In 1989, the fall of the Iron Curtain and the removal of border fences along the edges of the former Soviet Union wasn’t only the first step in today’s borderless Europe where citizens are able to travel more freely. It also created the backbone of the so-called European Green Belt: a movement for environmental protection of the natural areas that characterized the region of the former regime.
Starting from the border between Finland and Russia, conservationist groups developed the belt southward, working to preserve wildlife and ecosystems around the former fences throughout eastern Europe and the Balkans, till it reached the borders between Albania and Greece, and between Bulgaria and Turkey, before ending in the Mediterranean and Black seas.
After decades of being literally fenced off from western Europe, the region’s wildlife—including carnivores such as wolves and lynx—began to thrive. Getting rid of physical borders allowed animals to expand their habitats, and since there wasn’t much human development in these transboundary areas, it turned out to be a place where wildlife could really thrive.
But, after a few decades of somewhat free movement of people, goods, and animals, since 2015 fences have started rising up again. For example, a fence has been built between Slovenia and Croatia to stop the movement of refugees between the countries. A side effect has been to also stop the movement of wildlife, according to a study titled Border Security Fencing and Wildlife published in PLOS Biology.
A team of researchers led by John Linnell of the Norwegian Institute for Nature Research found that the fences are quite literally killing animals: by limiting their access to seasonal resources that might be on the other side of the fence, and separating groups of the same species, the fences have resulted in increased inbreeding, weaker animals, and dropping population numbers.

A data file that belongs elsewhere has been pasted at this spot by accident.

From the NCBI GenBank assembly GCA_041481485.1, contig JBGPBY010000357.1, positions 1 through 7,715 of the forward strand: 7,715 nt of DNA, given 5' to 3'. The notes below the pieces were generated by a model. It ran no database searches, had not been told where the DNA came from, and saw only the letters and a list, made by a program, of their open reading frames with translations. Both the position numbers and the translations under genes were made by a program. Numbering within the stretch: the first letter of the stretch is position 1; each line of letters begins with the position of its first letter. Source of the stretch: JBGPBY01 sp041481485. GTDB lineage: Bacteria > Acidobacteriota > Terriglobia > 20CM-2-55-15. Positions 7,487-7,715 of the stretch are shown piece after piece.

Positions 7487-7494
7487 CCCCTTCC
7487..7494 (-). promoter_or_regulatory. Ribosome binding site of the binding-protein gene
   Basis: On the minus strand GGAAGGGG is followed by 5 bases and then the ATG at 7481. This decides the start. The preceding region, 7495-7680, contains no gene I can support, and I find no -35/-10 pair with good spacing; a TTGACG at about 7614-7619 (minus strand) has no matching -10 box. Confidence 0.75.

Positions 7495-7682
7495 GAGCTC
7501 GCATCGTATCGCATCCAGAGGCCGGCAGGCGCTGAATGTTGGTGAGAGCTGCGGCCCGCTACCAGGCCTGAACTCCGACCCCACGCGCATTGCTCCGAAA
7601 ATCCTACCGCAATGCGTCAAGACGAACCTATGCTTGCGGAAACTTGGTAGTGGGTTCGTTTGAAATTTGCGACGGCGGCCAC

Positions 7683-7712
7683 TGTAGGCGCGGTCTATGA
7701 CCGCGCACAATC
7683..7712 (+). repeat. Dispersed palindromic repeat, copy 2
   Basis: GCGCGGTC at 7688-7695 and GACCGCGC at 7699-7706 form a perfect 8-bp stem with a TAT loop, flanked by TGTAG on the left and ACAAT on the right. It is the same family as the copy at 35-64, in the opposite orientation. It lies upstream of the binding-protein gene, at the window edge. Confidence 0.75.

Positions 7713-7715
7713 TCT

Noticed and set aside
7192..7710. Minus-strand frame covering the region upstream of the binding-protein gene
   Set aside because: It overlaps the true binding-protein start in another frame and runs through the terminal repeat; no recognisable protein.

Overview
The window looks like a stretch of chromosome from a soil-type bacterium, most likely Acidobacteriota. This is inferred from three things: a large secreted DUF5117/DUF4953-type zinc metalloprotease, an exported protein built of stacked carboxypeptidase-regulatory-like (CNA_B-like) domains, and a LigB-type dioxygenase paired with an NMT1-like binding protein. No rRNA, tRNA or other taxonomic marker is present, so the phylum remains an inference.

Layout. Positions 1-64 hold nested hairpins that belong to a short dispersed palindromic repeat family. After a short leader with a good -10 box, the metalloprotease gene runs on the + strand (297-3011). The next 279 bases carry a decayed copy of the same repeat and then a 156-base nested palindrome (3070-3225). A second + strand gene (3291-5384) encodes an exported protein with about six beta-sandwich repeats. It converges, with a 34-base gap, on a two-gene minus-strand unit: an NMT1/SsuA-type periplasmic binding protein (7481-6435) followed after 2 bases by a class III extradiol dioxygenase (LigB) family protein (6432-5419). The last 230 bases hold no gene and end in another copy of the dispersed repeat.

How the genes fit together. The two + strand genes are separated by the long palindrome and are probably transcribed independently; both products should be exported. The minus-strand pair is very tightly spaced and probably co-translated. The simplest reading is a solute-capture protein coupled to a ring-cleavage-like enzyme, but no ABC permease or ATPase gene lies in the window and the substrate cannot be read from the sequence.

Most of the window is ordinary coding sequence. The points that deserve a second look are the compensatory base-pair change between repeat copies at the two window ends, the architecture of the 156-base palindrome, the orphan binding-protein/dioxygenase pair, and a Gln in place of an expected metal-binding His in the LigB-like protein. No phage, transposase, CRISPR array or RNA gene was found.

Though the full extent of the current border fence is uncertain, the authors of the study estimate a total of 30,000 km (about 18,500 miles) across Europe. Many of these fences should be temporary—freedom of movement within Europe is still, after all, a right—but their installment has already started to harm several species, including deer, moose, bison, and some carnivores.
For instance, there are 10 or 11 packs of wolves living by the Slovenian-Croatian border, and half of them are used to living on both sides of the fence, according to the study. Not being able to cross the border to reach the population on the other side may cause the wolves to inbreed, and potentially become weaker. Lynx also face a harsh destiny: they’re getting caught in sharp razor fences, and dying. Their population is dwindling, and may be pushed to local extinction. Bears, too, might be under threat, though their populations are large enough to survive on either side of the fence in the short term, says the paper.
Similar situations have emerged in central Asia, with fences between Mongolia and China, for example, limiting the movement of the herbivore population there, and in North America, where fences between Mexico and the US destroying wildlife populations of the Rio Grande Valley, one of the most biodiverse regions of North America.